But we come now to a new phase in the poor-law system, rather a complete revolution, by which the flood-gates of pauperism were opened, and all those barriers that had restrained the increase of population were swept away. The old system had been somewhat relaxed in 1782 by Mr. Gilbert's act, which, by incorporating parishes into unions, prevented grasping landlords and tenants from feeling that intense interest in the extinction of population and pauperism which they did when the sphere was limited to a single parish. But in the year 1795 the price of corn rose from 54s. to 74s., the wages continuing stationary, the distress of the poor was very great, and many of the able-bodied were obliged to become claimants for parish relief. But instead of meeting this emergency by temporary expedients and extra grants suited to the occasion, the magistrates of Berks, and some other southern counties, issued tables, showing the wages which they affirmed every labouring man ought to receive, not according to the value of his labour to his employer, but according to the variations in the number of his family and the price of bread; and they accompanied these tables with an order, directing the parish officers to make up the deficit to the labourer, in the event of the wages paid him by his employer falling short of the tabular allowance. This was the small beginning of a gigantic evil. The practice originating in a passing emergency grew into a custom, and ultimately assumed the force of an established right, which prevailed almost universally, and was productive of an amount of evil beyond anything that could have been conceived possible. The allowance scales issued from time to time were framed on the principle that every labourer should have a gallon loaf of standard wheaten bread weekly for every member of his family, and one over. The effect of this was, that a man with six children, who got 9s. a-week wages, required nine gallon loaves, or 13s. 6d. a-week, so that he had a pension of 4s. 6d. over his wages. Another man with a wife and five children, so idle and disorderly that no one would employ him, was entitled to eight gallon loaves for their maintenance, so that he had 12s. a week to support him. The increase of allowance according to the number of children acted as a direct bounty upon marriage. The report of the committee of the house of commons on labourers' wages, printed 1824, describes the effect of this allowance system in paralysing the industry of the poor. " It is obvious," remarked the committee, " that a disinclination to work must be the consequence of so vicious a system. He whose subsistence is secure without work, and who cannot obtain more than a mere sufficiency by the hardest work, will naturally be an idle and careless labourer. Frequently the work done by four or five such labourers does not amount to what might easily be performed by a single labourer at task work. A surplus population is encouraged: men who receive but a small pittance know that they have only to marry and that pittance will be increased proportionally to the number of their children. When complaining of their allowance, they frequently say, ' We will marry, and then you must maintain us.' This system secures subsistence to all; to the idle as well as the industrious; to the profligate as well as the sober; and as far as human interests are concerned, all inducements to obtain a good character are taken away. The effects have corresponded with the cause - able-bodied men are found slovenly at their work, and dissolute in their hours of relaxation - a father is negligent of his children, the children do not think it necessary to contribute to the support of their parents - the employers and employed are engaged in personal quarrels - and the pauper always relieved is always discontented. Crime advances with increasing boldness; and the parts of the country where this system prevails are, in spite of our gaols and our laws, filled with poachers and thieves." Mr. Hodges, chairman of the West Kent quarter sessions, in his evidence before the emigration committee, said, " Formerly, working people usually stayed in service till they were twenty-five, thirty, and thirty-five years of age before they married; whereas they now married frequently under age. Formerly, these persons had saved 40 and 50 before they married, and they were never burdensome to the parish; now, they have not saved a shilling before their marriage, and become immediately burdensome."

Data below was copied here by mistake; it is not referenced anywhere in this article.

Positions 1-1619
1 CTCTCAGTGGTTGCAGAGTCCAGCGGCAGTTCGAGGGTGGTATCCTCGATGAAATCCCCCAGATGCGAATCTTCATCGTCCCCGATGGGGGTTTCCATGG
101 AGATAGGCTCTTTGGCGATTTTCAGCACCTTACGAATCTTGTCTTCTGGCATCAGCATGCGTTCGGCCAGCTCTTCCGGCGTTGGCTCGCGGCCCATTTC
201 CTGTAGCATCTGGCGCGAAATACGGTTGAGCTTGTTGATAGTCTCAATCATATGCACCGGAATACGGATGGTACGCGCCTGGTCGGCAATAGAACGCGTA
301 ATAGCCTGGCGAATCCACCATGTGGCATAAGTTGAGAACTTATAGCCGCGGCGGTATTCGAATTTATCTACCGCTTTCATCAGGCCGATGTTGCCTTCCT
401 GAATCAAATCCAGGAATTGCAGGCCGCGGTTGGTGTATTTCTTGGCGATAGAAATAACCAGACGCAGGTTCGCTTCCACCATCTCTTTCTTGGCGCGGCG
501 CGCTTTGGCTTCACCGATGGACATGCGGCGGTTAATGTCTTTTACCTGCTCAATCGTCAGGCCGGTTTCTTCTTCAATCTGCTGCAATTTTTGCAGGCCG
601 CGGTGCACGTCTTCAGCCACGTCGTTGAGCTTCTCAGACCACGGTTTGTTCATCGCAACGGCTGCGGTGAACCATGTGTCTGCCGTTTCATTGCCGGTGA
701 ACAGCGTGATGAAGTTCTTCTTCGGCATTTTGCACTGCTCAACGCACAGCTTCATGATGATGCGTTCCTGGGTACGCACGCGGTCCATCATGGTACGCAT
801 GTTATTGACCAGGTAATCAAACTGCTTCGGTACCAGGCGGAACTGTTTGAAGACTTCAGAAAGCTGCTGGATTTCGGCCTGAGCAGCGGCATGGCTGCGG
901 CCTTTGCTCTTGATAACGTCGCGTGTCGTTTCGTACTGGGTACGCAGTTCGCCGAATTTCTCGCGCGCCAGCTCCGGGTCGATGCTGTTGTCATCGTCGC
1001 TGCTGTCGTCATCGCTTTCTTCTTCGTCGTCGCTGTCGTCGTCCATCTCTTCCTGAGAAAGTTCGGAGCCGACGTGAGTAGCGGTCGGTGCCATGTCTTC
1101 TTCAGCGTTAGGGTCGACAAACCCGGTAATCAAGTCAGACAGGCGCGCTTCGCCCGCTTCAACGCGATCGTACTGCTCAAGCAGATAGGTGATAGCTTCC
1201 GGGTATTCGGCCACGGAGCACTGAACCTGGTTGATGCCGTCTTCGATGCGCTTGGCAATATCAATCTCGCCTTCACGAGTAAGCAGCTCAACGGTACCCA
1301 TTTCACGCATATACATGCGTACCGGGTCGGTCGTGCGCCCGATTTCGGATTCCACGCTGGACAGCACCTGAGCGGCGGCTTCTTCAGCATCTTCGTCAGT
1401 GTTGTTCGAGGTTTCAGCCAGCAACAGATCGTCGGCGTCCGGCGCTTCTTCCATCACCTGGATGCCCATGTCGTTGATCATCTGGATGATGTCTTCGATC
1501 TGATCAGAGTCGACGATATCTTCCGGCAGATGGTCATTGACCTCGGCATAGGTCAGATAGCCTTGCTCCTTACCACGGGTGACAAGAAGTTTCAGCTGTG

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Pictures for Chapter XXIII, of Cassells Illustrated History of England, Volume 7

Sir Robert Peel